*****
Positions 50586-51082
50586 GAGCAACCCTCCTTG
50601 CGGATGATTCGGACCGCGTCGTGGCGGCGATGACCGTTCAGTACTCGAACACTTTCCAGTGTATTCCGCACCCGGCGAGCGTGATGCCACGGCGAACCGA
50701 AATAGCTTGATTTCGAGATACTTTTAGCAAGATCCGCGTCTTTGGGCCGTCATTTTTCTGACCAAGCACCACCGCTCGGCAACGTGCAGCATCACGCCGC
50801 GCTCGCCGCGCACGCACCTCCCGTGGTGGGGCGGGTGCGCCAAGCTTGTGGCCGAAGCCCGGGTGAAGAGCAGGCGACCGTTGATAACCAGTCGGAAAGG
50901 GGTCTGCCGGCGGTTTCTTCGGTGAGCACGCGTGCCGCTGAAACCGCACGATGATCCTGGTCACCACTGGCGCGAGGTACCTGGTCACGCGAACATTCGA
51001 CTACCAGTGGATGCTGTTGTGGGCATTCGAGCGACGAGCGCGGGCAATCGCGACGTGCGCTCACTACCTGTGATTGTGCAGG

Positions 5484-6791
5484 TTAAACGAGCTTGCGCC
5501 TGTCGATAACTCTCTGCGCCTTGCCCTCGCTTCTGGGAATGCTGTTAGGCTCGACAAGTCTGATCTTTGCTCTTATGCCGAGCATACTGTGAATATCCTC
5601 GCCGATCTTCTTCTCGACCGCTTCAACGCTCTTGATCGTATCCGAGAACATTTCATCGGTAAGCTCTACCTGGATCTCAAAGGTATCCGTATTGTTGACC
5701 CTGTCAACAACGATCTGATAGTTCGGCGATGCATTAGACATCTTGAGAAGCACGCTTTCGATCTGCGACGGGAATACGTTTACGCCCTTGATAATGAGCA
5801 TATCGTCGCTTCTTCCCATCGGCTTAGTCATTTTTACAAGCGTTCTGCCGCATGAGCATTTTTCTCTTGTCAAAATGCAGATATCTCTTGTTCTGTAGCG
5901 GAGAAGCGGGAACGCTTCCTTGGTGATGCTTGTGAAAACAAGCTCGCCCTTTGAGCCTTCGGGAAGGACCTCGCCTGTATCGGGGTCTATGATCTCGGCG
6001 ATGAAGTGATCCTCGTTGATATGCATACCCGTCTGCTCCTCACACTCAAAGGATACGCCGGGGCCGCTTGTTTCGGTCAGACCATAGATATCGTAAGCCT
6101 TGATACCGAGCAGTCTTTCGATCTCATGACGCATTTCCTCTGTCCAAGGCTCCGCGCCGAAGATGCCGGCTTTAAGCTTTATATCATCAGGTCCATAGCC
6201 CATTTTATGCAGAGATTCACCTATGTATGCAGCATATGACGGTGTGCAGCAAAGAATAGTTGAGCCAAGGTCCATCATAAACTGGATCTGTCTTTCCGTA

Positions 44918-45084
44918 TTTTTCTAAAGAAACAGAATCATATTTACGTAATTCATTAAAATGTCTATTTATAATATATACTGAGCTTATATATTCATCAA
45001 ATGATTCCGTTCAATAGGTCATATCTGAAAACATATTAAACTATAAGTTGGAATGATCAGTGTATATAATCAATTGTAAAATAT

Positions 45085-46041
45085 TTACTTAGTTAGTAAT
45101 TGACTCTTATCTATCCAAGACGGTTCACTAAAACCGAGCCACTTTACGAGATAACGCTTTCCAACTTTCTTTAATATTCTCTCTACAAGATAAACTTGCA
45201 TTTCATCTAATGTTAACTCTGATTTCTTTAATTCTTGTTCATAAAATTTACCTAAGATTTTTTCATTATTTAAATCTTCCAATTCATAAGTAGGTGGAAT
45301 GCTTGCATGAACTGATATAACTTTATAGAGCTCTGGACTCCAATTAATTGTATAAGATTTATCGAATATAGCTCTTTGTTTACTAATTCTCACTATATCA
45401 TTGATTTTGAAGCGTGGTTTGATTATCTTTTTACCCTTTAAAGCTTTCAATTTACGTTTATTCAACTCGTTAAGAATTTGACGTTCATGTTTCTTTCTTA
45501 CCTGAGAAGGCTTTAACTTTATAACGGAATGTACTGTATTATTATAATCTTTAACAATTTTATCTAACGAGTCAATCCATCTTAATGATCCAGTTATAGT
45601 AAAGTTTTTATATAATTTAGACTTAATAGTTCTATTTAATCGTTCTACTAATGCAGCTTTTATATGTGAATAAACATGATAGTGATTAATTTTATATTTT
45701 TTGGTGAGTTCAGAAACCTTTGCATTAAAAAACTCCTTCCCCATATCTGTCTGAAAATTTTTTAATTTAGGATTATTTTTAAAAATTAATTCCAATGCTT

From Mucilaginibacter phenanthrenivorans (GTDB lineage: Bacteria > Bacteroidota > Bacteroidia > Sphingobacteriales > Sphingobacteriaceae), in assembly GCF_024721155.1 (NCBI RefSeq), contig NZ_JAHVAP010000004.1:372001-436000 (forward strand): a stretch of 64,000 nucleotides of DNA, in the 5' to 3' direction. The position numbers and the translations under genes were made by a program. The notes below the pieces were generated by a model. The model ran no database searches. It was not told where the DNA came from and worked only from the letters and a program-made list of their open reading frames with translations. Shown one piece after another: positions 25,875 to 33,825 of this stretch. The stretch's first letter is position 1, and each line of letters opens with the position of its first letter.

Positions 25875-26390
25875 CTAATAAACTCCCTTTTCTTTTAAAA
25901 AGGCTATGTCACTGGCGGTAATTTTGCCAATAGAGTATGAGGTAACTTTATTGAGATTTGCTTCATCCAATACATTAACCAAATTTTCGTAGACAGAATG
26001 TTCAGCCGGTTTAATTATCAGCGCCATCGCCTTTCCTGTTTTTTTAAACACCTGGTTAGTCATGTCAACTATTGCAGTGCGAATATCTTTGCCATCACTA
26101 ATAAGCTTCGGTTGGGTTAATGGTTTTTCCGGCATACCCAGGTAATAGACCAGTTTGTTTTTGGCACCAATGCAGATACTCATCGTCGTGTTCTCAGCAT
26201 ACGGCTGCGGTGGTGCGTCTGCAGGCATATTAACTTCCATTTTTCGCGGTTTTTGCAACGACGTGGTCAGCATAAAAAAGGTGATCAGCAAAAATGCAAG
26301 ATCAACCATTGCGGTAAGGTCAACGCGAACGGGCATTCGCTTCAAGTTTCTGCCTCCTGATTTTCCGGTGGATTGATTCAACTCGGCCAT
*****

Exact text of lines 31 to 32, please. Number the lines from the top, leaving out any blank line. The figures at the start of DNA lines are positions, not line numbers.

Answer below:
Positions 25875-26390
25875 CTAATAAACTCCCTTTTCTTTTAAAA